Universal Migrator 1: The Dream Sequencer (2000)
Universal Migrator2: Flight of the Migrator (2000)
The first album is the better album and remind me of Pink Floyd (in a good way). It also has better compositions than the second. UM2 is a heavier sounding album although some of the songs are by-the-numbers heavy rock.
Review courtesy John “Bo Bo” Bollenberg, May 2000
The story begins in the 22nd century. The final devastating war of 2084 that was foretold on The Final Experiment album, has indeed come to pass and has destroyed all life on Earth, making it completely uninhabitable. The only survivors of the war were the colonists on the planet Mars, who watched the destruction of their home-world from afar. The few descendants of those colonists are now all that is left of the human race.
To combat the dreariness of life on Mars, the Mars colonists have constructed a fantastic machine called The Dream Sequencer. This machine creates a form of hypnosis which allows the colonists to return to their childhood and even to their former lives. Both albums tell the story of what one Mars colonist encounters while piloting The Dream Sequencer.
The CD The Dream Sequencer has a soft and atmospheric feel. This CD follows one Mars colonist back in time as he reincarnates through different personas all the way back to the first man on Earth using The Dream Sequencer machine. Each persona will be presented by a different singer in each song, however all of the songs are seen from the perspective of the same Mars colonist.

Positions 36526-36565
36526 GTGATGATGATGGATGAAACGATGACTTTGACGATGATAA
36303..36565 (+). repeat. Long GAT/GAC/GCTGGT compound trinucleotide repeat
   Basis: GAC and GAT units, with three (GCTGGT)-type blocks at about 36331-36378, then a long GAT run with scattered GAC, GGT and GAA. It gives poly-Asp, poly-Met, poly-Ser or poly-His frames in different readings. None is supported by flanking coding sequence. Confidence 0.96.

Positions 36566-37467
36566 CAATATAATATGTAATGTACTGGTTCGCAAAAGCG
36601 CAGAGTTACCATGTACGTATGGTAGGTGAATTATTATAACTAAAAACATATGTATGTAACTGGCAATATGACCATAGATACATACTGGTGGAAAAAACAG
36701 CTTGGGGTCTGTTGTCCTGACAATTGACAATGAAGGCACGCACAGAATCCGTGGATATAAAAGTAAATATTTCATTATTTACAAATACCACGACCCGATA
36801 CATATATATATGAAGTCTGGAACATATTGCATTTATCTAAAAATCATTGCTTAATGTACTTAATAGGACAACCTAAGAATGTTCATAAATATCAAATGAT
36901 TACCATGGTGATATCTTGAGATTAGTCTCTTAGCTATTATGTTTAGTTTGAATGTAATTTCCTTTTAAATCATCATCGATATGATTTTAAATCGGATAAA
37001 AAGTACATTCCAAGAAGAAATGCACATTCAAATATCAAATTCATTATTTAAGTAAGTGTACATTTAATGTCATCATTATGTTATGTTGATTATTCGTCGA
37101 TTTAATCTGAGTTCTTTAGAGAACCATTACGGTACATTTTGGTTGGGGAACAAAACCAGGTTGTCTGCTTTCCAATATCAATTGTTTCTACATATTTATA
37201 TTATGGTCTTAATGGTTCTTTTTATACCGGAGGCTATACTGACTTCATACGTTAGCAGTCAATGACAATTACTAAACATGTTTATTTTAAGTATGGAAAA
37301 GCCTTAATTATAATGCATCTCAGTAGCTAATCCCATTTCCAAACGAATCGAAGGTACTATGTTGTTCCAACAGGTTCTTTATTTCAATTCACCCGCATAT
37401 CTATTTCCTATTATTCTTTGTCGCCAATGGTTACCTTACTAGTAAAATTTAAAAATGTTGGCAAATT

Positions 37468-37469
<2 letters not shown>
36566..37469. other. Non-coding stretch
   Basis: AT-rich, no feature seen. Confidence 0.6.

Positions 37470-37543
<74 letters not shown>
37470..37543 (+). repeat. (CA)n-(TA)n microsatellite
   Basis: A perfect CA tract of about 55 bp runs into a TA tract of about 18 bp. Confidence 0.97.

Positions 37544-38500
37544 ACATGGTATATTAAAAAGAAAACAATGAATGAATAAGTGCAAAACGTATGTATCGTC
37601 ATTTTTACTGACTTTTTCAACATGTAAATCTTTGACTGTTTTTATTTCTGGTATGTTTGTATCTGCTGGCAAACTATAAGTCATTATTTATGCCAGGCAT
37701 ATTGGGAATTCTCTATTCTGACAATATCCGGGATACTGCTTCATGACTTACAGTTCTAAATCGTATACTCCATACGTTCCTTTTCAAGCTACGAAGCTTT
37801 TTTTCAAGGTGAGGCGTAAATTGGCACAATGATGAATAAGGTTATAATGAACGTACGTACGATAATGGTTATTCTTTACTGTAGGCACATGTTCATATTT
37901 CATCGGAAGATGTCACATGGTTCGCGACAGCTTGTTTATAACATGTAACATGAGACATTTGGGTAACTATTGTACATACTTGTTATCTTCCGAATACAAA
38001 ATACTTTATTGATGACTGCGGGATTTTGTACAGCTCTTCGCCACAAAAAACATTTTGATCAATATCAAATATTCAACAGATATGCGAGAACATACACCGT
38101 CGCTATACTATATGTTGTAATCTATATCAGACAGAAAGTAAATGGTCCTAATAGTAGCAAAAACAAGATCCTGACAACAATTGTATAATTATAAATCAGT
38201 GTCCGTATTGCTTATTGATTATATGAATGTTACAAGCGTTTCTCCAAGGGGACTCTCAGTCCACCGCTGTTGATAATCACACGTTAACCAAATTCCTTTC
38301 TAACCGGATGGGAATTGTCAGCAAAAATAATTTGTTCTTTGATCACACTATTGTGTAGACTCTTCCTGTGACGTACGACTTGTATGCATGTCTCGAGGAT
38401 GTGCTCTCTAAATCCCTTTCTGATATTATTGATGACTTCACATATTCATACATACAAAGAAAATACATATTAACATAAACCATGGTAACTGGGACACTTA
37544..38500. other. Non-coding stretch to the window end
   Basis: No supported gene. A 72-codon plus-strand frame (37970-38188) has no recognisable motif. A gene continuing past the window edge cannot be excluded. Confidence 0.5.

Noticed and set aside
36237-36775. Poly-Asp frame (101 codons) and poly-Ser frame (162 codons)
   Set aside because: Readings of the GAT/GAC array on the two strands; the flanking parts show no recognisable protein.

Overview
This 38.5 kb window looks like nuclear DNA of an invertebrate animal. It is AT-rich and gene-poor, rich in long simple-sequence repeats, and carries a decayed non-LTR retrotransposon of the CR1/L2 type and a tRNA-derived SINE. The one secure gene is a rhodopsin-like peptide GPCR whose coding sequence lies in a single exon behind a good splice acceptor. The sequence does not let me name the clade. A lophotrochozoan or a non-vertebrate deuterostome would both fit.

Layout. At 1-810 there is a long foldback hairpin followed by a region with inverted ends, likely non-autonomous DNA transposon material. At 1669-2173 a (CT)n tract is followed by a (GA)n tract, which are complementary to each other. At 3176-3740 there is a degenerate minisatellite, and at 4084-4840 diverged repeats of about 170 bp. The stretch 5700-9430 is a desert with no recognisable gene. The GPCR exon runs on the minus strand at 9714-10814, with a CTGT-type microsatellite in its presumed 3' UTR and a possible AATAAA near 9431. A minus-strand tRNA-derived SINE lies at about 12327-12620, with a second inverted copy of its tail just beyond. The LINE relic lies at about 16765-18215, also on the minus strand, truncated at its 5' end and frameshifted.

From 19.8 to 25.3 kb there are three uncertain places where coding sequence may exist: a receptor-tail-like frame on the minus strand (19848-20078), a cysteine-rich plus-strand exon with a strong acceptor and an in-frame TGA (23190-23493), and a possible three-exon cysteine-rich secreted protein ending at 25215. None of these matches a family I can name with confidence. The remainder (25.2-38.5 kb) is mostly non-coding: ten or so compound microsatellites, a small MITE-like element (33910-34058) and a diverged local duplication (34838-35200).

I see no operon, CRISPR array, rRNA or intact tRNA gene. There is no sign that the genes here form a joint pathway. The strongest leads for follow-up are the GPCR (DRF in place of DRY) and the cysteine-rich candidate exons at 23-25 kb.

Progressive World Review :
The album’s opener “The Dream Sequencer” makes me think of Disney’s “Space Travel” journey what with all these different sounds and spacey atmospheres. The song evolves into pure Pink Floyd, getting very close to “Welcome To The Machine” and boy isn’t Arjen’s sitar solo a dead-ringer for Dave Gilmour! We also have to welcome some splendid Mini-Moog here, the first of a long batch of outstanding analogue solos! The doomy voice of Tiamat’s Johan Edlund blends well with the young, high pitched voice of After Forever’s Floor Jansen in “My House On Mars.” The musical backing lifts this song to a very bombastic whole ending almost in pure classical style. In “2084” Lana Lane looks back at what happened when all life on earth was destroyed. Erik adds some nice rhythmic touches by means of his swirling Hammond. The flanger on the guitar works overtime extra emphasizing the floating atmosphere of this song.